One in five teens have some form of hearing loss, a rate that is about 30% higher than it was in the 1980s and 1990s. Many Otolaryngologists — the formal name for ear doctors — believe the rise is caused by headphones.

Many teens use headphones at frequent high or loud levels to drown out their worldly problems. There are different brands of headphones on the market but the brand doesn’t matter because loud is loud!

“I use them all the time to focus more and to get my day going,” said junior Sean Banks.

Mia Love, the nurse practitioner here at Martin Luther King Jr. Senior High School in the St. John’s Health Clinic said, “It’s not really the headphones themselves, but the use is too frequent and too high for the volume.

“Earbuds are the worst, and typically are 6.9% higher than the headsets,” she said. “Most mp3 players can produce sounds up to 120 decibels, which is equivalent to a rock concert in your ears.”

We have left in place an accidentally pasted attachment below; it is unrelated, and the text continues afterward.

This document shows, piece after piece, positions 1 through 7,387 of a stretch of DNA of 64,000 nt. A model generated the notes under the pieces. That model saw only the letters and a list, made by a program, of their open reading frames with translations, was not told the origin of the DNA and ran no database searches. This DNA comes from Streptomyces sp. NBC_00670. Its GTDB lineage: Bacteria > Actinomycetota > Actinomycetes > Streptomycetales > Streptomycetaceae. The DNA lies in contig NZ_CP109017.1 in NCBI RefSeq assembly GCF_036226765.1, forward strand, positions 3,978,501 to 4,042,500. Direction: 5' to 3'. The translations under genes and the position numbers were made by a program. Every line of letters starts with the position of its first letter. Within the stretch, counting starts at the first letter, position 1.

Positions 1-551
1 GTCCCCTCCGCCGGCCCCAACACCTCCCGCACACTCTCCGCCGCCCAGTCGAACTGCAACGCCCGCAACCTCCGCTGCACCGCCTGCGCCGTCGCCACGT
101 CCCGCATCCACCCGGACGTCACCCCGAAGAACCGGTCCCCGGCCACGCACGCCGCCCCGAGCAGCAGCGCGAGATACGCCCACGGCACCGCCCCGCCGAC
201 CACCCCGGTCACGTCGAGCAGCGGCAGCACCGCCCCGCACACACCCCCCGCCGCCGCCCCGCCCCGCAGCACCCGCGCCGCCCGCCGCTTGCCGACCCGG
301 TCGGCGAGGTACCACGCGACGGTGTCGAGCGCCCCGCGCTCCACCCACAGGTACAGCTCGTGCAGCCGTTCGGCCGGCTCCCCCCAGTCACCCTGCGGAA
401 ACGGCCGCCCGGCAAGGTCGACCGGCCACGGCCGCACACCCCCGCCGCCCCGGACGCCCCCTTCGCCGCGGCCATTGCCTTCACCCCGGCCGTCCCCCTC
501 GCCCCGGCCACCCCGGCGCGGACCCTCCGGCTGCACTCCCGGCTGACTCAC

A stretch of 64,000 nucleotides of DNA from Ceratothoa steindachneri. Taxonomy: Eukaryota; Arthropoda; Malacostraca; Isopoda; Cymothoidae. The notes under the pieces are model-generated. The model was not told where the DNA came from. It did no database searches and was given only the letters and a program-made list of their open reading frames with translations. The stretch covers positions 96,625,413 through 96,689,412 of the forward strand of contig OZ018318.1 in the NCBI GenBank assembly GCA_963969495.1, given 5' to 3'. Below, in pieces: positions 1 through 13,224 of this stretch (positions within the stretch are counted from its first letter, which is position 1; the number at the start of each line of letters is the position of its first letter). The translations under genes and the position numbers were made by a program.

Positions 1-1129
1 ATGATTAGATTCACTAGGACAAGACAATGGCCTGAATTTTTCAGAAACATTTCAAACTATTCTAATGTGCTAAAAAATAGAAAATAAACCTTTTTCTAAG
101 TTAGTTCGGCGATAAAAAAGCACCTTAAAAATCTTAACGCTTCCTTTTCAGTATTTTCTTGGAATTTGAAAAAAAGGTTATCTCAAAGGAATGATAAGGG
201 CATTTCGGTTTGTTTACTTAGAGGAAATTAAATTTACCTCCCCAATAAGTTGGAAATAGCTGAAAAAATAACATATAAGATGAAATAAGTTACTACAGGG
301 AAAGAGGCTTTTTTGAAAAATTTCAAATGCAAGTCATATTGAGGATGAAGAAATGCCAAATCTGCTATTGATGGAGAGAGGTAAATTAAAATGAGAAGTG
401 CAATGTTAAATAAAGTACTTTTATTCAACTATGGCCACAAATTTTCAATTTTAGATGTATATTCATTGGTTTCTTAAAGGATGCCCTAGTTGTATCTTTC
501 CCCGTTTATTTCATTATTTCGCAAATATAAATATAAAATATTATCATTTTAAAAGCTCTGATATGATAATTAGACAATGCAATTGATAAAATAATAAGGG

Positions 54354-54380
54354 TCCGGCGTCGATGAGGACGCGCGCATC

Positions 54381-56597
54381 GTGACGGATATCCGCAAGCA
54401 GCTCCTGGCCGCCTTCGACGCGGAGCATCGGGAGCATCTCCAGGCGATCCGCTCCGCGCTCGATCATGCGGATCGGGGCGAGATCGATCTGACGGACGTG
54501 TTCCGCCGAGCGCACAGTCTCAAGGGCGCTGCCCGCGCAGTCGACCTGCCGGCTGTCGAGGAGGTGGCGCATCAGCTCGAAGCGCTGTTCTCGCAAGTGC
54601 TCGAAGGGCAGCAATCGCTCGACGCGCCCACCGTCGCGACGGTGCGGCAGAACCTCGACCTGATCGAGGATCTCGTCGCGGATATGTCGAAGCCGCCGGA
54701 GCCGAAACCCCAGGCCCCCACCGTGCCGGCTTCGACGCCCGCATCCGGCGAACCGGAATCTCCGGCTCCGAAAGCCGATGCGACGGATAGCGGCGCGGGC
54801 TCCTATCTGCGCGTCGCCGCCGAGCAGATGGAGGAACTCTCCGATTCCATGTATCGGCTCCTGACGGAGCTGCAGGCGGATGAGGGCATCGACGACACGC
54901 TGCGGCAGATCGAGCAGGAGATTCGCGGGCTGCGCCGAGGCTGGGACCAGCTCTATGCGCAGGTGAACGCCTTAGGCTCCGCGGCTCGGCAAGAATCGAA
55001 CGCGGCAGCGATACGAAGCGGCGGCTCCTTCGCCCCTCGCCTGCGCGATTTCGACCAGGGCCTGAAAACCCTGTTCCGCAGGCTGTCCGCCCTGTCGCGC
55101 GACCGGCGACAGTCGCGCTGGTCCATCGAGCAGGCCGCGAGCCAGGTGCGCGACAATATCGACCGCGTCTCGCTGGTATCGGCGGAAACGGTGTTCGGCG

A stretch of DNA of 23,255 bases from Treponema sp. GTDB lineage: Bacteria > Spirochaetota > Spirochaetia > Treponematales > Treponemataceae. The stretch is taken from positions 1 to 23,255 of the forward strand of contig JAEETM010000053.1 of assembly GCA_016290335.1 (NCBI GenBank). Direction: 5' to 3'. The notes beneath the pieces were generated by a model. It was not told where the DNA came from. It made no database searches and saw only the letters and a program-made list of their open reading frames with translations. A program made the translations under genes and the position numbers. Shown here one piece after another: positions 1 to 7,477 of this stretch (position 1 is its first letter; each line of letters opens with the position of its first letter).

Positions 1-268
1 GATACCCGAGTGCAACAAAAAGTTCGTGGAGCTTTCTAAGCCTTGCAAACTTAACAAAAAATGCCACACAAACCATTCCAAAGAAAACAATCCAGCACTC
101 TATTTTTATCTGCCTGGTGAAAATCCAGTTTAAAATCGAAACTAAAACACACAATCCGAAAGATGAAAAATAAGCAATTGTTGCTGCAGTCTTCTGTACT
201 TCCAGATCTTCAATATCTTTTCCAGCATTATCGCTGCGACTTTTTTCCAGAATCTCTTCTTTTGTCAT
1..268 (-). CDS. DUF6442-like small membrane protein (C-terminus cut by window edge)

It might be a strain on a teen’s life, but some think that headphones with intensive volume should be eliminated. If getting rid of this nosey pleasure is too drastic, maybe teens could reduce its use to twice a week or use it at a lower octave, Love suggests.

Headphones have a huge impact on teens today. Everywhere one looks there is an adolescent with headphones or a headset. Headphones at maximum sound can damage how sound is sent to the brain.

“Headphones do not directly attribute to brain cell damage and/or loss but what happens is the inner ear, also known as the cochlea, is damaged. The cochlea has tiny hairs which send sound to the brain and if the hair cells are damaged, they cannot relay sound to the brain,” Love explains.

She advocates what she calls the 60/60 rule: “If 60% of volume is used for just 60 minutes a day, then it will be safe.”